Beryl Fletcher – 2006

Photo of Beryl FletcherAs it is for many women writers, writing fiction was a life-long goal which was realised later rather than sooner. Her novels take as their theme the re-writing of established power structures, particularly those of the patriarchy. Born into what she describes as “a socialist working class family” in Auckland, Fletcher graduated in 1979 from Waikato University with a Masters Degree in Sociology.

Living in New Zealand, Australia, England and the USA, she worked in a range of roles, including as a mother, a school dental nurse, and a University lecturer. Her writing career began with a bang when her first novel The Word Burners (1991) won the Commonwealth Writers Prize for Best First Book in the Asia / Pacific region. It was selected as one of the top twenty in the 1991 Listener Women’s Book Festival. Shortly after the publication of her second novel, The Iron Mouth (1994), Fletcher was chosen to represent New Zealand at the prestigious International Writing Program at the University of Iowa, USA. She now holds the title of Honorary Fellow in Writing at the University. Her third novel, The Silicon Tongue (1996) has been translated into Korean. Her fourth novel, The Bloodwood Clan (1999) is set inside an Amish-like cult called The Diggers, who live a 19th Century lifestyle in contemporary rural Australia. Both of these books have been translated into German and are published by Random House in Germany.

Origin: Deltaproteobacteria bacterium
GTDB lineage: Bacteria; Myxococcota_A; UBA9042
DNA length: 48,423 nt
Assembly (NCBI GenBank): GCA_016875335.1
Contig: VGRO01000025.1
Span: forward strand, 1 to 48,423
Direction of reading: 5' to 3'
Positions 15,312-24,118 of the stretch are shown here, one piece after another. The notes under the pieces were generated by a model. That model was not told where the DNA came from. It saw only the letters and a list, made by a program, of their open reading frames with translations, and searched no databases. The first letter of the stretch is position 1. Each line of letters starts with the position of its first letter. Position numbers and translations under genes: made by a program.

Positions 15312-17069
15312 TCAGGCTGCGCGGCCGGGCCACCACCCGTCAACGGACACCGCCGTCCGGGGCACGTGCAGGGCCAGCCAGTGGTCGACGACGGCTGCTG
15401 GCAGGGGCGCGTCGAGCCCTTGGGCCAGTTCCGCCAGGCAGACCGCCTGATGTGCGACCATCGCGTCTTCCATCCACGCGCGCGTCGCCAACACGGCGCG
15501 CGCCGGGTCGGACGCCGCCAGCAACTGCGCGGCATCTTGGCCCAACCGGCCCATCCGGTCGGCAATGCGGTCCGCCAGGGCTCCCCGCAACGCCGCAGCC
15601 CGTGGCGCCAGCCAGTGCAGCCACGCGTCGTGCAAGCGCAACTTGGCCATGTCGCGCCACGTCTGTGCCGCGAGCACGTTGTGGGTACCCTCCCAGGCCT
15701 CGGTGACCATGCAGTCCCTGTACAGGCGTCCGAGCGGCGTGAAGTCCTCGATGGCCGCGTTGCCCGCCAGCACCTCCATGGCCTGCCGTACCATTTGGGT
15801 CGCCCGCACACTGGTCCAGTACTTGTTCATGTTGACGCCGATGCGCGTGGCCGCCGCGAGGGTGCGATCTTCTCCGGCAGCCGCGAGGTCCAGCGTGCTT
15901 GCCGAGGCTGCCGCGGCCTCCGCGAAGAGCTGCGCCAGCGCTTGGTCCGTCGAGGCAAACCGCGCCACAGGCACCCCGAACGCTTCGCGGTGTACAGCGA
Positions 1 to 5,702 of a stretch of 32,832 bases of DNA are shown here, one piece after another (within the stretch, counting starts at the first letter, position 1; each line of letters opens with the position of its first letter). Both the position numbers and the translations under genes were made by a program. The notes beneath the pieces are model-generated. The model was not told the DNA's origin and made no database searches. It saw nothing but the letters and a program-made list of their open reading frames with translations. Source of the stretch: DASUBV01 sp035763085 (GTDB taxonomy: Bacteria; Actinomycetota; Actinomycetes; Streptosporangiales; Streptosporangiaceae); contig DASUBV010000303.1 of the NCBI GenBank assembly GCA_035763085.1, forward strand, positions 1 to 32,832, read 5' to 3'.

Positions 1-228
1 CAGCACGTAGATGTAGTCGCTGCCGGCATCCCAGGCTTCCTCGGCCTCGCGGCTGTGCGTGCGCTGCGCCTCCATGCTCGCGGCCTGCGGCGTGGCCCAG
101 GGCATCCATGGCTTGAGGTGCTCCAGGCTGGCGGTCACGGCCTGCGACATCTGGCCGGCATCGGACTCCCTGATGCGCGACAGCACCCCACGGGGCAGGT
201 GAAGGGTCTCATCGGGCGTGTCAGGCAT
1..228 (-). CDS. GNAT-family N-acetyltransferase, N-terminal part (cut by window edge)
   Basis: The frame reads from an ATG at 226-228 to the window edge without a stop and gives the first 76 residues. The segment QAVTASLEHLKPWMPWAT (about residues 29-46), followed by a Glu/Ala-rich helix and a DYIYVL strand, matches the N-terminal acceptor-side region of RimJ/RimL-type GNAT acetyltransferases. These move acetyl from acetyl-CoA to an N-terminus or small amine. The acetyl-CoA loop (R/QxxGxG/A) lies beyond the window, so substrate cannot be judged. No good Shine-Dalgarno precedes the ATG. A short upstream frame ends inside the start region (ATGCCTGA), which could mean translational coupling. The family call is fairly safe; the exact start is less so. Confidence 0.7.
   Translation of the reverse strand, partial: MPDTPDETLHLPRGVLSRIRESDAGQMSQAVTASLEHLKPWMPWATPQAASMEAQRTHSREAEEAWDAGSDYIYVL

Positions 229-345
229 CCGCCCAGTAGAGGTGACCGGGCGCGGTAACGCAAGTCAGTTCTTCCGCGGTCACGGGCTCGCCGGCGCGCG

While primarily a novelist, Fletcher has published a number of short stories in anthologies including New Australian Writing (1973); New Women’s Fiction 3 (1989); Subversive Acts (1991); and Me and Marilyn Monroe (1993).

In 1999, as Writer in Residence at Waikato University, Fletcher began work on her first non-fiction book, a memoir written in narrative form. Published in 2003, The House at Karamu is a funny and touching memoir in which Fletcher recalls her wartime childhood, her discovery of opera, feminism and more. It tells the story of one life, yet will be familiar to many.

In 2005, Fletcher was chosen to attend Ledig House International Writers’ Residency in upstate New York. Established in 1992, Ledig house has hosted hundreds of writers and translators from over 50 countries. In 2006, Fletcher was awarded the Randell Cottage Writers Residency in Wellington. She is currently writing a collection of short stories and a novella.